Jefferson County Memorial Project
Racial Justice Essay Contest
The Equal Justice Initiative in partnership with the Jefferson County Memorial Project is pleased to announce a scholarship contest open to 9th – 12th grade students attending Birmingham City public high schools, where prizes totaling at least $5,000 will be awarded to winning participants.
The Equal Justice Initiative (EJI) offers this opportunity in connection with its Community Remembrance Historical Marker Project, which focuses on memorializing the more than 4,400 African American victims of racial terror lynching killed between the end of Reconstruction in 1877 and World War II. EJI acknowledges that our national history of racial inequality and economic injustice has created continuing challenges for all Americans. Communities across our nation have been profoundly impacted by the legacies of the eras of enslavement, racial terror lynching, and segregation in ways that continue to influence our social, political, and personal practices and institutions. EJI and local communities are working together to help advance a more truthful understanding of our history through memorialization and community remembrance. We believe that a deeper understanding about our nation’s history of racial injustice is important to addressing contemporary questions of social justice and equality, and each Historical Marker Project helps our nation participate more fully in a sequential process of truth and reconciliation.
2019 Racial Justice Essay Contest for Birmingham, Alabama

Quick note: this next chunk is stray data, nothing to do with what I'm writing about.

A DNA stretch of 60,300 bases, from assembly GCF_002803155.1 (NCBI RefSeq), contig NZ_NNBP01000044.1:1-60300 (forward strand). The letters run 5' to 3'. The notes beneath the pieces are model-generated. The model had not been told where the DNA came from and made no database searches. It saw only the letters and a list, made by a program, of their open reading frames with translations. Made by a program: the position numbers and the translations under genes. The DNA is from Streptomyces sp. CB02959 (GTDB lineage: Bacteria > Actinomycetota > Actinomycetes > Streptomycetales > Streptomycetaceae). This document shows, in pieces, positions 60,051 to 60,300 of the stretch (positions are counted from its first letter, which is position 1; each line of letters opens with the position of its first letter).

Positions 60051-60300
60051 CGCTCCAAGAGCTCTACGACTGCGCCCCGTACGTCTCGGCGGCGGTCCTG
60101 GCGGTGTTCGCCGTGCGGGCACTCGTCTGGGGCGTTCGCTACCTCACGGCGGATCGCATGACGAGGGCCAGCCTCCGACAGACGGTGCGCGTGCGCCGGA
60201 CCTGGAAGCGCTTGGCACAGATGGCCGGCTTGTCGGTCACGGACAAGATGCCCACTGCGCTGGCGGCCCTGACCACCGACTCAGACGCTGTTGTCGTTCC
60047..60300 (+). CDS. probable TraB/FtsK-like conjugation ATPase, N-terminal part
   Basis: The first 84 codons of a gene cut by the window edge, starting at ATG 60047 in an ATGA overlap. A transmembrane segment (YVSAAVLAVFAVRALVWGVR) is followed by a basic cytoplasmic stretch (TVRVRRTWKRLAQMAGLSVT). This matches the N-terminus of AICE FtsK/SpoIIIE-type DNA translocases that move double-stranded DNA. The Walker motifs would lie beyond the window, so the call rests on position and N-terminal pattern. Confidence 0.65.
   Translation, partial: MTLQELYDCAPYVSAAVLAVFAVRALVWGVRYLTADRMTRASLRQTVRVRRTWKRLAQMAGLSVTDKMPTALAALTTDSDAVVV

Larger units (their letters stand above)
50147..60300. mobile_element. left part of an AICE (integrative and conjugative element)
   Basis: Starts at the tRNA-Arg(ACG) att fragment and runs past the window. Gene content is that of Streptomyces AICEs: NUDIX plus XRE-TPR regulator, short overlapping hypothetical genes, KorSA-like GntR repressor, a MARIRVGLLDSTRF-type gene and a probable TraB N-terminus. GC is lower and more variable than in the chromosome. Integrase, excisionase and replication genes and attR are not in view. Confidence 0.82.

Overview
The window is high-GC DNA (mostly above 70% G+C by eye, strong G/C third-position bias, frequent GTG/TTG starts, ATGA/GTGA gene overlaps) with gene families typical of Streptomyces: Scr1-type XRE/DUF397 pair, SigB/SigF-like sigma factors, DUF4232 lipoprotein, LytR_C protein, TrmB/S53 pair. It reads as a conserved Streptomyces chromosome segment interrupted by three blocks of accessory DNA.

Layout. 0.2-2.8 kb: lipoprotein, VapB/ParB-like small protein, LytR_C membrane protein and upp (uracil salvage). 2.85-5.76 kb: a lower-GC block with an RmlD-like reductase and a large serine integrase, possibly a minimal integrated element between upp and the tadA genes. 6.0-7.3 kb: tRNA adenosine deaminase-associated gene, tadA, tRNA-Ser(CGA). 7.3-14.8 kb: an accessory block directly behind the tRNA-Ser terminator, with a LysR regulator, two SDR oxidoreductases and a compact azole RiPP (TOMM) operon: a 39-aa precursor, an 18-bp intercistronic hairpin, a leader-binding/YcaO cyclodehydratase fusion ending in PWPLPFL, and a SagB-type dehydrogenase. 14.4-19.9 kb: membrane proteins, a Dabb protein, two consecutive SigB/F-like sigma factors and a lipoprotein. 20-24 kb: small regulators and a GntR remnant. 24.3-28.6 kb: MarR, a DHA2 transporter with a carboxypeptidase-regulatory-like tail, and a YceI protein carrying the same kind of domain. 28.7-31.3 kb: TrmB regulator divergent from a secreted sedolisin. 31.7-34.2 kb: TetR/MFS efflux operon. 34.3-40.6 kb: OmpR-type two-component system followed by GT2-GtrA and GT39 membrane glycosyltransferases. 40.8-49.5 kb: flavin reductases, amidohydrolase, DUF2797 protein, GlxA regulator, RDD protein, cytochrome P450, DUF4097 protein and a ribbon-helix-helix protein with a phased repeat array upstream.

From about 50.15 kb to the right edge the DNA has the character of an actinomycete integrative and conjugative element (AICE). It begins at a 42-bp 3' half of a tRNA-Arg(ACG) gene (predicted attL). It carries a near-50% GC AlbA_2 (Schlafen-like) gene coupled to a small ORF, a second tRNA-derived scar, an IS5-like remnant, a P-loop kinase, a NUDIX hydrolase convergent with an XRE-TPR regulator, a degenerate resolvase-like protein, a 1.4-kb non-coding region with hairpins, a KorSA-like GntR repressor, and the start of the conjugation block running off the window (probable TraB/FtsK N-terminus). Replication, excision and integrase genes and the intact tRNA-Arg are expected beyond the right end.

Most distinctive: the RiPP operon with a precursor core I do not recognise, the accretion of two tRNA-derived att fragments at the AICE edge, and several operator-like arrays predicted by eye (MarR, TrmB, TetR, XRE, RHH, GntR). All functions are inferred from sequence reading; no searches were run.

This scholarship contest coincides with the recent dedication of a historical marker at Sloss Furnaces in Birmingham, Alabama on September 9, 2019. The marker memorializes Jake Mckenzie and Tom Redmond and the practices of convict leasing in Jefferson County. After the Civil War, violent resistance to equal rights for black people led to decades of abuse and exploitation meant to intimidate black people and enforce racial subordination. Alabama’s mining industry, which relied on enslaved people’s labor since the 1840s, continued such abuse and exploitation after slavery was abolished through the practice of convict leasing. Sloss-Sheffield Iron and Steel Company used this practice of “convict leasing” in Jefferson County to send leased black laborers to work at the Brookside and Coalburg mines.
Brookside mines was also the site of the lynchings of Jake McKenzie and Tom Redmond, who are memorialized on Sloss Furnace's Historical Marker. Mr. Redmond was murdered on June 17th in 1890 in the aftermath of an altercation between a group of white men and a group of black men that left five others wounded. Regarding Mr. Redmond’s age, his family, his occupation or his life until this point, no records have been found. Seven years later, Mr. Mckenzie was also killed at Brookside mines. On March 22, 1897, a Saturday night, a group of black men gathered at Burgins, a bar in Brookside. City Marshal Glen Tetherow entered the establishment with a warrant for the arrest of Henry Johnson, a black man, for a charge of abusive language. A group of black men, including Mr. Mckenzie, tried to stop the arrest. Tetherow and other officers began shooting at the men, killing Mr. McKenzie. An officer was also killed and several black men wounded. Mr. McKenzie was in his late twenties or early thirties. No records show that the men were ever prosecuted for either of these murders.
EJI has documented at least 362 racial terror lynchings of African Americans in the State of Alabama, and 30 in Jefferson County, between 1877 and 1950.
Scholarship winners will be announced and recognized at a Jefferson County Memorial Project event in 2020 in Birmingham, Alabama.
To Learn More about Participating in this Contest, please see the Eligibility and Essay Guidelines for more information.
Please contact your local organizer, Elizabeth Thomas, Birmingham City Schools 9-12 Literacy and Humanities Coordinator at Ethomas3@bhm.k12.al.us or Gabrielle Daniels, EJI Essay Coordinator, at email@example.com.